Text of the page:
Will Synthetic Fish Soon be Served as “Catch of the Day”?


Chances are – whether shopping for groceries or dining at your favorite eatery – you’ve been faced with a “meat-alternative” option. And while the thought of such is enough to make my mouth sweat, some folks are now saying synthetic fish could soon be the “catch of the day.”

According to a 2018 report from the UN, Overfishing and global warming have been detrimental to fish stocks, and a third of marine fish stocks are being fished at biologically unsustainable levels.

“Simply put, we are running out of fish,” says Daniel Pauly, a professor of fisheries at the Institute of Oceans and Fisheries at the University of British Columbia. “And the situation, the trend line, is getting worse every year.”

“Maybe centuries ago we could live off hunting for our food but we can’t live off hunting today and fishing is hunting. The notion of hunting in the 21st century to feed 10 billion people is absurd.”

Some fish farms are trying to do their part to take pressure off wild stocks, but a handful of start-up firms believe they may have an even better solution to our problem: growing fish “meat” in labs. (And you thought your co-worker’s microwaved cod was gross..)

“Picture it like 3D printing, but we’re 3D printing fish,” explains Michael Selden, chief executive and co-founder of lab-grown fish start-up Finless Foods.

Another start-up company, Wild Type – based out of San Francisco – is on a similar mission, but focusing on a different species; Pacific salmon.

By now, you’re probably wondering about the high costs of creating fish in a lab vs. the actual demand for such a product, but Justin Kolbeck, CEO, hopes to make his lab-grown fish affordable for fish-loving consumers.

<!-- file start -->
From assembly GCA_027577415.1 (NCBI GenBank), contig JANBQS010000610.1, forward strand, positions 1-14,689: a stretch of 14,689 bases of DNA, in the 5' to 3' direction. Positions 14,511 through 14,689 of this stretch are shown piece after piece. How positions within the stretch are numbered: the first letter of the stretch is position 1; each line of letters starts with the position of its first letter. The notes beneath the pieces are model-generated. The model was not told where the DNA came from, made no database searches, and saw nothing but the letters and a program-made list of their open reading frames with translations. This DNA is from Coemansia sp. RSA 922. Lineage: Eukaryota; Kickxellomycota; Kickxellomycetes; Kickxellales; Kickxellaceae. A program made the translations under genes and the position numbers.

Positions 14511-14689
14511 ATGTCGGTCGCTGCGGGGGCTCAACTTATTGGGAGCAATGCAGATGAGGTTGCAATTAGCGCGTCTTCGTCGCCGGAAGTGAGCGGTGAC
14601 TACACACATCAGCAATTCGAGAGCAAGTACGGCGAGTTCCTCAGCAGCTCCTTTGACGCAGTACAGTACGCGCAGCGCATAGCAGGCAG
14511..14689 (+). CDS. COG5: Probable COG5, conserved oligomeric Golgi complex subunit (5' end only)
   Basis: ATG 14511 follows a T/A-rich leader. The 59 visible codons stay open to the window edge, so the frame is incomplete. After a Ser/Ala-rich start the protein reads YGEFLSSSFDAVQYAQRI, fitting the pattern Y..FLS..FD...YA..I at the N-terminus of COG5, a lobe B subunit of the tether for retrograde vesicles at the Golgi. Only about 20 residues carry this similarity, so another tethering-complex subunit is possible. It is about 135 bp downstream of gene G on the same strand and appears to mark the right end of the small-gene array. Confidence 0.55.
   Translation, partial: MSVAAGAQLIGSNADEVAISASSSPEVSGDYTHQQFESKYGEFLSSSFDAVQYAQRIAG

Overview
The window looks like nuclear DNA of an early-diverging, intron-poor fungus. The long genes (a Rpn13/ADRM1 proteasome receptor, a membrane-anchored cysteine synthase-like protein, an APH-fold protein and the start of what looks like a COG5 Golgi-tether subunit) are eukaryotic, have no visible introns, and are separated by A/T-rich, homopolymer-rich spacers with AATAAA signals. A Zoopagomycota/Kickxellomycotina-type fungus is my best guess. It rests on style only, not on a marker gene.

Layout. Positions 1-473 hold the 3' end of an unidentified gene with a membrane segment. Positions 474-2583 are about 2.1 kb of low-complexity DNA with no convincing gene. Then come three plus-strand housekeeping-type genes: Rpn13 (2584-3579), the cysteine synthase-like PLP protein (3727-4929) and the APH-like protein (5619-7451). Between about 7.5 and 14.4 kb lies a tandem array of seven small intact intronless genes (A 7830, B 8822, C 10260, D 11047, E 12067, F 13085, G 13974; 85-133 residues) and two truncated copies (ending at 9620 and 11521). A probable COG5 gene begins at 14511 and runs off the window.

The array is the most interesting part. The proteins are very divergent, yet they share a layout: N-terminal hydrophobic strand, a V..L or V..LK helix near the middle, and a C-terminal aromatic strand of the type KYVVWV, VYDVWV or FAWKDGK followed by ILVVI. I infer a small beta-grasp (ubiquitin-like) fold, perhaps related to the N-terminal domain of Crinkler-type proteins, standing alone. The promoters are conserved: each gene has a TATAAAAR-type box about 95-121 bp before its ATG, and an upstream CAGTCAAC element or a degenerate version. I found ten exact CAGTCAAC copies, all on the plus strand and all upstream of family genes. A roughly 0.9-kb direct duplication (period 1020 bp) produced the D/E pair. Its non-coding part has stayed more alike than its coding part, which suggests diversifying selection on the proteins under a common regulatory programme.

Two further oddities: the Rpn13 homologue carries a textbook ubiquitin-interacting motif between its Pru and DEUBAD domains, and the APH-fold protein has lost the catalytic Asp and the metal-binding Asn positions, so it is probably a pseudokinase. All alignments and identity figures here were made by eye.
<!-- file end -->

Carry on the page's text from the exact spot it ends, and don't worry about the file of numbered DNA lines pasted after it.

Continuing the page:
“Our goal is to eventually drive down the price of our salmon to have its price run lower than conventionally-harvested salmon.”

Meanwhile in Singapore, Shiok Meats has been experimenting with lab-grown crustaceans such as shrimp. How? You ask..

By taking a small sample of stem cells from a live shrimp, they then grow the tiny critters in large quantities inside a bioreactor chamber – much like the giant stainless steel tanks you may have seen at your local brewery station. These tanks are ideal, because they’re able to maintain a constant (and specific) pressure/temperature, all the while bathing the cells in gases and a nutrient-dense liquid. The company is reportedly eyeing a launch of its minced shrimp product sometime in 2021, distributing it first in Singapore and then across East Asia.

It’s important to point out here, that the environmental claims behind this idea have not been completely verified yet.

According to BBC, a professor at the University of Guelph in Ontario, Canada suggested “while cell-based meats indeed have a smaller carbon footprint than traditional protein sources, they will still require ‘a lot’ of electricity.”

You might have already gained a sense of where I stand when it comes to “lab-grown” meat, but that’s just my opinion. What do you all think? Am I missing out on something?

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